: Pharyngitis accounts for 6.4% of office visits and 10% of total antibiotic prescriptions in the U.S. Although viruses are the most common cause of pharyngitis, approximately 15-36% of children will have a bacterial cause such as Group A Streptococcus (GAS). Ideally, physicians would treat only bacterial causes with antibiotics. However, studies have found that 70-80% of children who are seen for pharyngitis will receive an antibiotic prescription, suggesting that physicians may be excessively recommending antibiotic use. Such overuse of antibiotics has led to growing concerns over the development of antibiotic resistance in the community. GAS vaccine trials are underway in the U.S. and Canada. If the vaccine proves efficacious, it will not only have the potential to prevent GAS disease such as pharyngitis, invasive disease, and rheumatic fever, but it may also reduce unnecessary antibiotic prescribing and rates of resistance in the community. Decisions will need to be made about reasonable and cost-effective vaccine use once it becomes available. The goal of this proposal is to enhance our understanding of how to incorporate patient preferences and advanced modeling methods in evaluating the cost-effectiveness of interventions against infections. The candidate will address 4 specific aims: (1) To determine the societal costs and health state preferences for GAS infection such as pharyngitis; (2) To create a decision-analytic model to estimate the costs and health outcomes of selective vaccination strategies to prevent invasive GAS disease; (3) To determine the cost-effectiveness of universal vaccination strategies for infants and/or children through mathematical modeling; and (4) To evaluate the costs and outcomes of current management strategies for pharyngitis and model the potential downstream impact of a GAS vaccine. The overall goal of this K08 Award is to contribute to the professional, academic, and research development of the candidate. Her commitment to improving the health outcomes of children combined with her expertise in pediatric infectious diseases provides a strong foundation for this proposal. In addition to pursuing formal training at Harvard School of Public Health and the Kennedy School of Government, she will receive guidance and support from a team of accomplished mentors and advisors. During her K Award, she hopes to establish herself as a multidisciplinary researcher in the fields of decision sciences, infectious disease modeling, and health policy. ? ?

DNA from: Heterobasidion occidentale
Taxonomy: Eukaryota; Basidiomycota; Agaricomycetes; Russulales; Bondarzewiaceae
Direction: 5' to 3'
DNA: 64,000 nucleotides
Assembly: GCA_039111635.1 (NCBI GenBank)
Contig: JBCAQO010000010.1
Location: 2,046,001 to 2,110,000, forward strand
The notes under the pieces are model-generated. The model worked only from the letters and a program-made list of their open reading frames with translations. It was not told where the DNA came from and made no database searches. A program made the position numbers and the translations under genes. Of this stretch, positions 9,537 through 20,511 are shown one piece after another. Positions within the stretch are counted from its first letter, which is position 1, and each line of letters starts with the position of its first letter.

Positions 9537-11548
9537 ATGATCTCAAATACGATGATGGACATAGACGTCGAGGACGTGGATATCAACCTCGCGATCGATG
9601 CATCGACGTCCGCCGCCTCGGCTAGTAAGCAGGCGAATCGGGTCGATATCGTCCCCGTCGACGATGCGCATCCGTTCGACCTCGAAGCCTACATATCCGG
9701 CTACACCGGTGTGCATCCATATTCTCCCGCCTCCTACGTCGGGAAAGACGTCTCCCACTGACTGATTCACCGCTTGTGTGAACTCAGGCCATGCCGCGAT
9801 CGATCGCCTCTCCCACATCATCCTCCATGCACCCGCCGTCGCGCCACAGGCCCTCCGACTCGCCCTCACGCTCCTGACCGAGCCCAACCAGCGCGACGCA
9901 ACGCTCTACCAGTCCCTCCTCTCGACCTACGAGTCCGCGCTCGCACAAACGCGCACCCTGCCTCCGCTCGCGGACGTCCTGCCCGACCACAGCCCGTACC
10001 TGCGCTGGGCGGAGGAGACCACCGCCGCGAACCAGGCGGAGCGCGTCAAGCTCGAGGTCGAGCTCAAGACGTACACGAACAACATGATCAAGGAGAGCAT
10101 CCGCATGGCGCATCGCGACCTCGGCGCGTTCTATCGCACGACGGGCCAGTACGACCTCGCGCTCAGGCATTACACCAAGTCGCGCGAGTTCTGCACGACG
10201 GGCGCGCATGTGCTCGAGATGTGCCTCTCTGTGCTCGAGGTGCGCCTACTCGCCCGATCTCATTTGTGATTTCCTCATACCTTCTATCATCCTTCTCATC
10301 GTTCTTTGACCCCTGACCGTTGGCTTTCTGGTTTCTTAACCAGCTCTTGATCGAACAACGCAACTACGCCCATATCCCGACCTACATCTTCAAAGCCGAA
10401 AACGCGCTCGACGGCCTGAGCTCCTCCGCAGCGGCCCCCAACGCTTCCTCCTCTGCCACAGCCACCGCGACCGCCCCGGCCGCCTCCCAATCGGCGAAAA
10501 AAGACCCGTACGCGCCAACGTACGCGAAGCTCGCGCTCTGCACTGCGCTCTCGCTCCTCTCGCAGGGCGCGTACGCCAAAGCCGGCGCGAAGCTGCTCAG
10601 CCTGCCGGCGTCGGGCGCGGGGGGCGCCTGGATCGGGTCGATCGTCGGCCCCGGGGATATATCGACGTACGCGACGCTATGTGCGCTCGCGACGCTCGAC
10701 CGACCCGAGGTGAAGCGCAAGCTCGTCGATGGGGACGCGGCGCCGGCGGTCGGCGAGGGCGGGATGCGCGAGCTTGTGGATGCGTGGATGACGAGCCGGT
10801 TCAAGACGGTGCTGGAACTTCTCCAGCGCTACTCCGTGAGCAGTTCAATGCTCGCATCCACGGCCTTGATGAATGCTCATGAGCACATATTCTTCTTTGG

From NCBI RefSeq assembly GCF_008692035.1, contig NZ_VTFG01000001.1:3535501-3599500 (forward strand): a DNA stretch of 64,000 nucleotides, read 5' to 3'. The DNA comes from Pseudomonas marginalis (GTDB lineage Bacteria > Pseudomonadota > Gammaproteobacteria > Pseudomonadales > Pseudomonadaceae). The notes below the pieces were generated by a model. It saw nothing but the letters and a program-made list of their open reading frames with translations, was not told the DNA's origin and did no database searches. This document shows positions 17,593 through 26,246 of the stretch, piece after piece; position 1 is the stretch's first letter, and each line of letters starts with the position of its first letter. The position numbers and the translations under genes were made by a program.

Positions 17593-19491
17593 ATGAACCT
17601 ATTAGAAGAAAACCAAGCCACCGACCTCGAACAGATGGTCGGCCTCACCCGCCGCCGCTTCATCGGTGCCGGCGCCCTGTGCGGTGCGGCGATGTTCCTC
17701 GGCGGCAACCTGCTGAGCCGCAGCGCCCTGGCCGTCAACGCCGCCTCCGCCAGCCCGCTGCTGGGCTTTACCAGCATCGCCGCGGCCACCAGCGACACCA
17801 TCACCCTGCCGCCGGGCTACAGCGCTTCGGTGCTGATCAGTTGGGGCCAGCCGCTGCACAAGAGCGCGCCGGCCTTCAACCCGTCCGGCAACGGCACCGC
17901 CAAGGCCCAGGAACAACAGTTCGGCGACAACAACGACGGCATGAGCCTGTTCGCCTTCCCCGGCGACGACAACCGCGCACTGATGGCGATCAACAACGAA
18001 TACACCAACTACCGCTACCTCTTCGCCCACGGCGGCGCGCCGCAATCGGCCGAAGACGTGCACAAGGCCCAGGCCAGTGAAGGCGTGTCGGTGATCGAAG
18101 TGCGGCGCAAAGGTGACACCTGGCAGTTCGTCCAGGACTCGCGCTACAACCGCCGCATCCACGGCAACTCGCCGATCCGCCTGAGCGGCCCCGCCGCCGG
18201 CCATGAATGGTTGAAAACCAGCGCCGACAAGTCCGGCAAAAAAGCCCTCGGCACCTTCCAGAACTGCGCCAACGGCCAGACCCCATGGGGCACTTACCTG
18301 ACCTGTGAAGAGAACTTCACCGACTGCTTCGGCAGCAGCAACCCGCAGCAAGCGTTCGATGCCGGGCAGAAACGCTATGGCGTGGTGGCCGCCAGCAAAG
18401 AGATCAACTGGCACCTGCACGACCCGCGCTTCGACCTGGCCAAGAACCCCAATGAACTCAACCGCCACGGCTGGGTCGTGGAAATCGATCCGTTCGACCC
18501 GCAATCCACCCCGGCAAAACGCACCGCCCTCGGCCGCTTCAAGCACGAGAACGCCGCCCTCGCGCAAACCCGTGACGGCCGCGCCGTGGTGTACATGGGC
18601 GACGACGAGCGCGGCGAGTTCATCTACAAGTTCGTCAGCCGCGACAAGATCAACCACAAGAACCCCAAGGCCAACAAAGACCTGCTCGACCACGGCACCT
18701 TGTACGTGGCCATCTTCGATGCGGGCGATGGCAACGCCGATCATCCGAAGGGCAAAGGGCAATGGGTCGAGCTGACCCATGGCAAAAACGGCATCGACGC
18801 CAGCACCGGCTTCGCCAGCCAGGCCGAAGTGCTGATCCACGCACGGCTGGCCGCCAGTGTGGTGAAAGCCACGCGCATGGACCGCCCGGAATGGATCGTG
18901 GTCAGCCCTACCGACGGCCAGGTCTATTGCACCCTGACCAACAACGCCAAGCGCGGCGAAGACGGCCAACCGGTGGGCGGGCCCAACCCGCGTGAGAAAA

National Institute of Health (NIH)
Agency for Healthcare Research and Quality (AHRQ)
Clinical Investigator Award (CIA) (K08)
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HSR Health Care Research Training SS (HCRT)
Program Officer
Anderson, Kay
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Harvard Pilgrim Health Care, Inc.
United States
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Greene, Sharon K; Kulldorff, Martin; Lewis, Edwin M et al. (2010) Near real-time surveillance for influenza vaccine safety: proof-of-concept in the Vaccine Safety Datalink Project. Am J Epidemiol 171:177-88
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